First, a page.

The current Medicare program is so popular, attempts to change it have been described as the "third rail" of politics — in other words, it’s so contentious and charged that it’s a politically untouchable issue.
Likewise, expanding to Medicare for All was once thought to be a lethal election-year issue. Not so much anymore.
So what has changed? Bernie Sanders.
During Sanders' presidential run two years ago, he stopped in Madison and criticized Gov. Scott Walker for not allowing more people to enroll in BadgerCare — the state's Medicaid program.
Like state Democrats, Sanders would like to see the program currently reserved for the country's lowest-income residents available to anyone. At the 2016 rally, Sanders insisted health care is a "right of all people" and he urged that both Medicaid and Medicare be expanded.
"That is why we have got to join every other industrialized nation by passing a Medicare for All, single payer program," Sanders proclaimed to a cheering crowd in Madison.
Two years later, it’s still a polarizing issue, sparking cries of socialized medicine among the Republican Party. The very same night she won the Wisconsin GOP primary, U.S. Senate candidate Leah Vukmir wasted no time in criticizing incumbent Tammy Baldwin on the issue.
"She campaigns for single-payer, government-run health care. She’s not afraid to stand with the avowed socialist Bernie Sanders," Vukmir told an animated group of election-night supporters in August.
Medicare coverage is an issue that splits along party lines. And for years, Republicans have tried to make the program smaller, not bigger.
President Donald Trump claims expanding Medicare would hurt those who currently rely on the program. An opinion column the president wrote in early October prompted a flurry of fact-checking by NPR and other media organizations which took issue with Trump’s characterization of the plan's cost and the availability of medical services.
A national poll conducted by the Kaiser Family Foundation showed that overall, a majority of Americans support a national, "single payer," government-run program. That support increases when talking about Medicare as a public option where people could choose whether to buy it or stick with their private insurance.
Democratic U.S. Sen. Baldwin supports both.
"These are all ideas worthy of debate right now," Baldwin said at a press conference in Madison in September. "Because while we narrowly defeated the effort to repeal the Affordable Care Act, our work is not done and we have to address costs."
Medicare For All
There are a lot of proposals out there for what Medicare for All would look like, and it often means different things to different people.
Baldwin has introduced legislation allowing people ages 55 to 64 to buy into Medicare and joined a group of Democratic senators to make Medicare available to everyone as a public option on the ACA exchange.She is also a co-sponsor of Sander’s Medicare For All bill.
The Kaiser Family Foundation even created a side-by-side comparison of all the Medicare for All proposals to keep them straight.
Baldwin said Medicare for All would reduce administrative cost for businesses and simplify a complicated system for families.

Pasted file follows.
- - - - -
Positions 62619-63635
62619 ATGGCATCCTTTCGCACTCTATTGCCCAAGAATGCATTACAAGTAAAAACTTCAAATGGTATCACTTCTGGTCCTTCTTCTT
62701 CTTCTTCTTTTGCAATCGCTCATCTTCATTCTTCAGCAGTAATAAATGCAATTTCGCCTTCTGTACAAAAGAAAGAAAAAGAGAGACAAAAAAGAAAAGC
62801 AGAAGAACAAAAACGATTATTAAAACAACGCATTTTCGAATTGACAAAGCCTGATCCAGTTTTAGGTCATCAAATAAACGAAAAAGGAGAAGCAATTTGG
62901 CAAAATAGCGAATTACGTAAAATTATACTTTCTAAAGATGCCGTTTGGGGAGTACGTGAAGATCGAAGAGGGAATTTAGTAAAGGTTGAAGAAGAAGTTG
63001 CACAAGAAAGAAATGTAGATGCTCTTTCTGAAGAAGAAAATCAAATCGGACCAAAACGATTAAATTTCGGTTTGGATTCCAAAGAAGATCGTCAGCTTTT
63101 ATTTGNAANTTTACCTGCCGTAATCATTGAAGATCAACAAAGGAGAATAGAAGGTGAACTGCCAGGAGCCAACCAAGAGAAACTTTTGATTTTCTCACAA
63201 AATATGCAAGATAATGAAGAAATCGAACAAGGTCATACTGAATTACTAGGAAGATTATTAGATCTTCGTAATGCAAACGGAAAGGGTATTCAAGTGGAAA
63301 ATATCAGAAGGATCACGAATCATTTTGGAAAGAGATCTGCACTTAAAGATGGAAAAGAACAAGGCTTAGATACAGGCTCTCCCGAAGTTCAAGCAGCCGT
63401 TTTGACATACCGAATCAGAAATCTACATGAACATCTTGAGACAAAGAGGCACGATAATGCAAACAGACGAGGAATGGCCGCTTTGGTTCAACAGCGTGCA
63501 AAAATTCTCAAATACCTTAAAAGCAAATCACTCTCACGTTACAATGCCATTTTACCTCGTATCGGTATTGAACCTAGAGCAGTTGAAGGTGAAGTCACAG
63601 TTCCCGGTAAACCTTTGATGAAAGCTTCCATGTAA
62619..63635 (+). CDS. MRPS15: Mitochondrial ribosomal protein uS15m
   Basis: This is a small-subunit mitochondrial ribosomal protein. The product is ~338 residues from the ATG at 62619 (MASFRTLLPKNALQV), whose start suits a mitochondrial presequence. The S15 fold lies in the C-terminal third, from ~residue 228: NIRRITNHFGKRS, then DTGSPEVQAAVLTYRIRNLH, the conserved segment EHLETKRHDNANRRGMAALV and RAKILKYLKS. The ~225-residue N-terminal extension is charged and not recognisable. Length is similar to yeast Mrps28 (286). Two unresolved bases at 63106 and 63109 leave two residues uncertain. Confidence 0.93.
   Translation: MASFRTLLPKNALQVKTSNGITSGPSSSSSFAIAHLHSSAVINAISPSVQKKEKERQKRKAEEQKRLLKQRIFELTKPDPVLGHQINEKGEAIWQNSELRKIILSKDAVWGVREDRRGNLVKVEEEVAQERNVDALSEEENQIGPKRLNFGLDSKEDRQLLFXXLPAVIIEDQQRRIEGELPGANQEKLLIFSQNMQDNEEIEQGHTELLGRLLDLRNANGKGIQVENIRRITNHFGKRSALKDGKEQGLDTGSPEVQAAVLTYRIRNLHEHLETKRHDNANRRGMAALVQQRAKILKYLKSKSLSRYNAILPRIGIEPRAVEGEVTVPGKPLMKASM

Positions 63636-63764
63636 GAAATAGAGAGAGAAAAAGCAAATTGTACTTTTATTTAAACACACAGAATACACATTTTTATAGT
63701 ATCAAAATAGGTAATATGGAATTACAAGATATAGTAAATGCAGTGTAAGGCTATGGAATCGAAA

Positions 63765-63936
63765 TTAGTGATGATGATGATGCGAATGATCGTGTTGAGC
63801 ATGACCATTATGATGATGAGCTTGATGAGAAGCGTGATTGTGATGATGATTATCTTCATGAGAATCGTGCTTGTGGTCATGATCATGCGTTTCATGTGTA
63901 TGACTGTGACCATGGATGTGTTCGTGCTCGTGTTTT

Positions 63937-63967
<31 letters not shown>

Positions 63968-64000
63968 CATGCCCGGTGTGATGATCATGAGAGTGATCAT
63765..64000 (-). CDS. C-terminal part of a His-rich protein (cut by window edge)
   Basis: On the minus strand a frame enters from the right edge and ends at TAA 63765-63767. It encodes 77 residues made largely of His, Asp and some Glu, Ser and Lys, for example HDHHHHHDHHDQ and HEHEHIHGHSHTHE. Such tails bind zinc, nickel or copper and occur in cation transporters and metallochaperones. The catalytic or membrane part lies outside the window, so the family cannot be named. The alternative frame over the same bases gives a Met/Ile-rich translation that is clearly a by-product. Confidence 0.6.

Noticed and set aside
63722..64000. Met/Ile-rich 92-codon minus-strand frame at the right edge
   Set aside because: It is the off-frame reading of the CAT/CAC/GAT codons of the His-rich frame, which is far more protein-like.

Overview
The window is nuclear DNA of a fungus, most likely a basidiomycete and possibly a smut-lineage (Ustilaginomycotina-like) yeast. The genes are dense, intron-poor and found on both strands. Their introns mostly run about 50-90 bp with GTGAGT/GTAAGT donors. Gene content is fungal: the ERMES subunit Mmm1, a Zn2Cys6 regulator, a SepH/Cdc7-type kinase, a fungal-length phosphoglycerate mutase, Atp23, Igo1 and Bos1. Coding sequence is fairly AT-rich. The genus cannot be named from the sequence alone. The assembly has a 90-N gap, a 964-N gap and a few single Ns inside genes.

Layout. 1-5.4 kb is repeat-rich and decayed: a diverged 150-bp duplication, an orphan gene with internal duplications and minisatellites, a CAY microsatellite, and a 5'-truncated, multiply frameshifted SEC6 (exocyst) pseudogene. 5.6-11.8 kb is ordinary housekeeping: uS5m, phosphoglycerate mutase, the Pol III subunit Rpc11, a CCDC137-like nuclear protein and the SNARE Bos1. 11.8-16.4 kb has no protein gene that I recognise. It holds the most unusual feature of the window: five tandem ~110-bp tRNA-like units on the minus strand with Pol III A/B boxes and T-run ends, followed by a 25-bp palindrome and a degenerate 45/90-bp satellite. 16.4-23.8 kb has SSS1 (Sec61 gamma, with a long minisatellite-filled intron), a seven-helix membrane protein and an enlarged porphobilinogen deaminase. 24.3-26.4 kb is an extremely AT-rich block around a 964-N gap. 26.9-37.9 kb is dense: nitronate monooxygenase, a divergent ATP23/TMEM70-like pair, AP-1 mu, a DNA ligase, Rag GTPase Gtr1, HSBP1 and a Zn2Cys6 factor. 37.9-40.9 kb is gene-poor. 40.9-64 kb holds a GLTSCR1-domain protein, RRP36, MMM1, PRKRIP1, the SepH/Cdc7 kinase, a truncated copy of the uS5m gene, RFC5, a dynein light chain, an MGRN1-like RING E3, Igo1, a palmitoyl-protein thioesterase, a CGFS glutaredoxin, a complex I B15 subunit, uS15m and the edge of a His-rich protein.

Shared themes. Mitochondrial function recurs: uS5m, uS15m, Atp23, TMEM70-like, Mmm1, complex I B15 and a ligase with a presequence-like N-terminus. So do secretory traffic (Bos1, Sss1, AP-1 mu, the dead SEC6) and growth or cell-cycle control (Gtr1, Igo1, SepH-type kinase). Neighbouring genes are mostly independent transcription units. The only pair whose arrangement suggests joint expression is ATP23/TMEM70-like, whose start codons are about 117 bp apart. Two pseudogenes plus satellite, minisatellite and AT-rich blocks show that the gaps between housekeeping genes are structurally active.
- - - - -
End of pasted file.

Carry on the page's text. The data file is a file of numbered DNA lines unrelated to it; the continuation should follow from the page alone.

"It gets hard to figure it all out. Sometimes, you just wish it would just be 'Hey, we can just go to the doctor and get it taken care of,'" said 55-year-old Bob Morrison of West Bend, who has had to battle insurers after getting a medical bill he didn't expect.
Morrison said his wife had thyroid cancer along with hip and knee replacements, which resulted in bills their insurer sometimes resisted paying. The self-described independent who voted for Presidents Barack Obama and Trump, along with Walker, sees flaws in the current health care system, but isn’t necessarily ready for a big change.
"And I’m not so far against the 'quote' single payer system. We pay taxes for Social Security ... the only problem I have is the government in charge of all that money," Morrison explained. "That’s scary."
Polls show support for single-payer health plans drops off when people are asked about the potential cost of a national, government-run health program. There's also the logistics of transforming an entire system that currently relies heavily on private insurance in which people get coverage through their employer.
While an overhaul may be a heavy lift politically, some continue to hold out hope.
"The only solution is to have a sort of baseline coverage that everyone is eligible for in country," said Lisa Marie Ludwig, a social worker from the Town of Winchester in Vilas County. "I know politically we have a long way to go for that and it might not happen in my lifetime — I don't know, I’d like to be more hopeful than that."
History suggests that it could be a long shot — there have been efforts to create a nationalized health care system dating back to 1945. If there's a difference now when it comes to Medicare for All, it's that more Democrats are willing to talk about it.
This story is part of a three-part election season series on where Wisconsin's candidates stand on health care. Some of the interviews in this story came from WPR's special series Beyond The Ballot, a project dedicated to finding out what Wisconsinites care about. Read Part 1 and Part 2 of the series.